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My best Tina Fey impression

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I read Tina Fey’s funny memoir Bossy Pants in the spring of 2011. In it, she included “The Mother’s Prayer for Its Daughter” – a funny take on traditional prayer with funny aspirations for her then three-year-old daughter.

I was so inspired I promptly wrote a prayer for my own two teenaged children, then discovered 1.24 million other blogger/writer moms had done the same. For their children, not mine. Written a prayer, that is. Inspired by Tina Fey.

Ahem.

Even so, I managed to sell this sucker to a couple different publications, meaning – there are people out there who will pay me to write this crap, er, very nice stuff.

But for you? Free!

I hope you enjoy.

First, Lord, I would like my children to be happy, well-adjusted, decent and reasonably problem-free. (Well, who wouldn’t want that?)
I would also like them to roll with the punches when they come, because You know they will, and have the wherewithal to pick out a good head of lettuce at the grocery store.
I pray they don’t get addicted to anything, but if they do, to Starbucks. No harm there, except to the pocketbook.
Please let them know the difference between dark and milk chocolate, and that dark is slightly better for them.
I hope they are never unemployed, but if they are, provide them (please) with the opportunity to pursue a long-buried passion and still pay the bills.
It’s important that they get along with others (because if they don’t, it might be documented in a performance review), and to appreciate dried cherries in salad with blue cheese dressing (maybe not so important, but still…).
As You watch over them, please let them know that people are pretty much the same everywhere. Except in parts of L.A. where portions of the population walk around in insanely tight yoga gear looking really fit.
If they do get addicted to coffee, help them see that Tim Horton’s is a cheaper alternative to Starbucks. And I’m certain You will agree that “things” won’t make them happy, people will; but “things” can add lightness to their day especially if they have the means to purchase comfy Euro-shoes, hand-crafted in some Scandinavian country likely to host an Olympics if they haven’t already.
Maybe You don’t agree on that second half.
Help them seize the opportunity to walk around in a big city on a different continent, maybe London or Paris and appreciate the thankless beauty in sidewalk art.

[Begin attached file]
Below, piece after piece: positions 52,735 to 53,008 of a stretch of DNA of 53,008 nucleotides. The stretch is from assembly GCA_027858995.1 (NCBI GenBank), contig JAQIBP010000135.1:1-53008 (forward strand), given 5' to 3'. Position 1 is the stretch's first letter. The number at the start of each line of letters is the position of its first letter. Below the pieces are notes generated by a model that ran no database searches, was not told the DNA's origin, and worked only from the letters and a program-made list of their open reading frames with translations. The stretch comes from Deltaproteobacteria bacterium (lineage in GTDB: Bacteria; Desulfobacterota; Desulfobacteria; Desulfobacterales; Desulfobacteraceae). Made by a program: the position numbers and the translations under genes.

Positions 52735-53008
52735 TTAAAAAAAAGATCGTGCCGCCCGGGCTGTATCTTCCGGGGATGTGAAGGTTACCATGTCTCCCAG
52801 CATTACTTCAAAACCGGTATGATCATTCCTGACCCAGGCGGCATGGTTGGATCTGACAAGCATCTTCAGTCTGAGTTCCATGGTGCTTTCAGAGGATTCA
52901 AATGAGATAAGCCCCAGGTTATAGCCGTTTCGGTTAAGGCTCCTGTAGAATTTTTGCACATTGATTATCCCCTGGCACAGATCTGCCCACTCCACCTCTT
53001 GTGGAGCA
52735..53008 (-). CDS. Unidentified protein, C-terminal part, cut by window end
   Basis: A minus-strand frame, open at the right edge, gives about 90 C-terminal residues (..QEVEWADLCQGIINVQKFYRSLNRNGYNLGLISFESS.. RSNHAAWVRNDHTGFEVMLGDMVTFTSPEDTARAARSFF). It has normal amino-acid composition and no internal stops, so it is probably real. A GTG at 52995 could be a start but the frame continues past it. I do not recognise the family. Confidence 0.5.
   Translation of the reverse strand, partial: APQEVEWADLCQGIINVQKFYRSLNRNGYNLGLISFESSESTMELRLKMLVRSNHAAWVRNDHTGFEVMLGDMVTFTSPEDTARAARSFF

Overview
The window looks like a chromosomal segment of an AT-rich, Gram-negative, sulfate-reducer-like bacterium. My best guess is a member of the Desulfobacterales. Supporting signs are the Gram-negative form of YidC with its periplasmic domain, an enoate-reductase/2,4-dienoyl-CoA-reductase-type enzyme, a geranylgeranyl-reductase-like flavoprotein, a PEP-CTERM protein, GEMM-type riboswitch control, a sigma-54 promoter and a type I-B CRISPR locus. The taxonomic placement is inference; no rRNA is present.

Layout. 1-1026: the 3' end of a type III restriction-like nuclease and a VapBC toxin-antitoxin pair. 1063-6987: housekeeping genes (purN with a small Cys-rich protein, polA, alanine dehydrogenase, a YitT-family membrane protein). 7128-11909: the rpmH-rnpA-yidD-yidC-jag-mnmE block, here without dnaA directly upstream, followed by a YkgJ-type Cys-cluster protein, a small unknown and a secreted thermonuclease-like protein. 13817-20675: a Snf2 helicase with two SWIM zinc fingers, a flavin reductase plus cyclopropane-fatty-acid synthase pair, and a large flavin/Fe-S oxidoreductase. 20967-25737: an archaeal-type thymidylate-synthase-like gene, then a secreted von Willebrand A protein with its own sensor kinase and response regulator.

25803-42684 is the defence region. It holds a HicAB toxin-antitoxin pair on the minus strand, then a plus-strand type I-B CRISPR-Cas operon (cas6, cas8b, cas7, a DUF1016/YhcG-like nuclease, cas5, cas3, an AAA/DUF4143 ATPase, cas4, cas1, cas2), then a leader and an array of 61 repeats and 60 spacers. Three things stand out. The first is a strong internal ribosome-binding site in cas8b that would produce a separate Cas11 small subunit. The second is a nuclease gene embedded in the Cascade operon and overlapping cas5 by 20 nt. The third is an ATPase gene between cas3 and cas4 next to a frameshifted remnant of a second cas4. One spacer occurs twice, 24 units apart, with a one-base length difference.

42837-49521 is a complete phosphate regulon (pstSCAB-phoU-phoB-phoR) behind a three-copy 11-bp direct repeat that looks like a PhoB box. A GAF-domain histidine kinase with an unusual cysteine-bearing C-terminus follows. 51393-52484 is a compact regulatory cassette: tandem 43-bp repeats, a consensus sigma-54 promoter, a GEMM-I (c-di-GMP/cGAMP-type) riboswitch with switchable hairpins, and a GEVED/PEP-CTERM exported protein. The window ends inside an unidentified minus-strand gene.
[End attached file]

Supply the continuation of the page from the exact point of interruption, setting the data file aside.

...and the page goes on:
I don’t know how You feel about cars, but if You can, steer them toward those that ride smoothly, no pun intended, so they can experience the fine art of engineering. (If You could make sure those cars are made in Michigan that would be great.)
May they also, Lord, enjoy anything with caramel (caramel praline ice cream, caramel corn, Dove dark chocolate hearts with gooey caramel insides); and should they make milk and cookies a habit, guide them toward skim milk over whole. Then help them find charm in gravel and dirt roads, and fitted sheets when they are properly folded because that is one tough accomplishment.
Help them, also, embrace technology, always (something tells me that won’t be a problem) but to not use it as a substitute for real relationships.
And finally, see to it, Lord, that they have families of their own, get along with each other as adults, like their siblings’ spouses (because that’s just nice when that happens), and quit blaming me for that Amish vacation, even though it was totally my idea and I really enjoyed it.

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October 18, 2012 - 2:36 pm

Peggy Strack - Great prayer for children. My sons are 22 and 24now and I so identify. My favorite, let them somehow, someway pursue their passion. If they do everything else will follow.

October 18, 2012 - 7:55 pm

Pam Houghton - Peggy – thanks for your comment. I’m glad you can identify! It would be wonderful if everyone could pursue their passion, though some days I’m still trying to figure out what that is! 🙂

October 25, 2012 - 3:07 am

terriblemother - Seriously, folding fitted sheets is a nightmare. I never do it right, and almost always give it, just stuffing them into the little sheet holder things that comes with each set.

Also–I love Tina Fey but haven’t yet read this book. I think I’m worried it won’t be good enough and I’ll be disappointed. But that’s probably silly, right?

October 25, 2012 - 1:12 pm

Pam Houghton - I read it for the humor and I wasn’t disappointed. It’s not the typical ‘I had a terrible childhood’ memoir (although I’ve read plenty of those and mostly loved them) – it’s just funny. I think you should give it a try!

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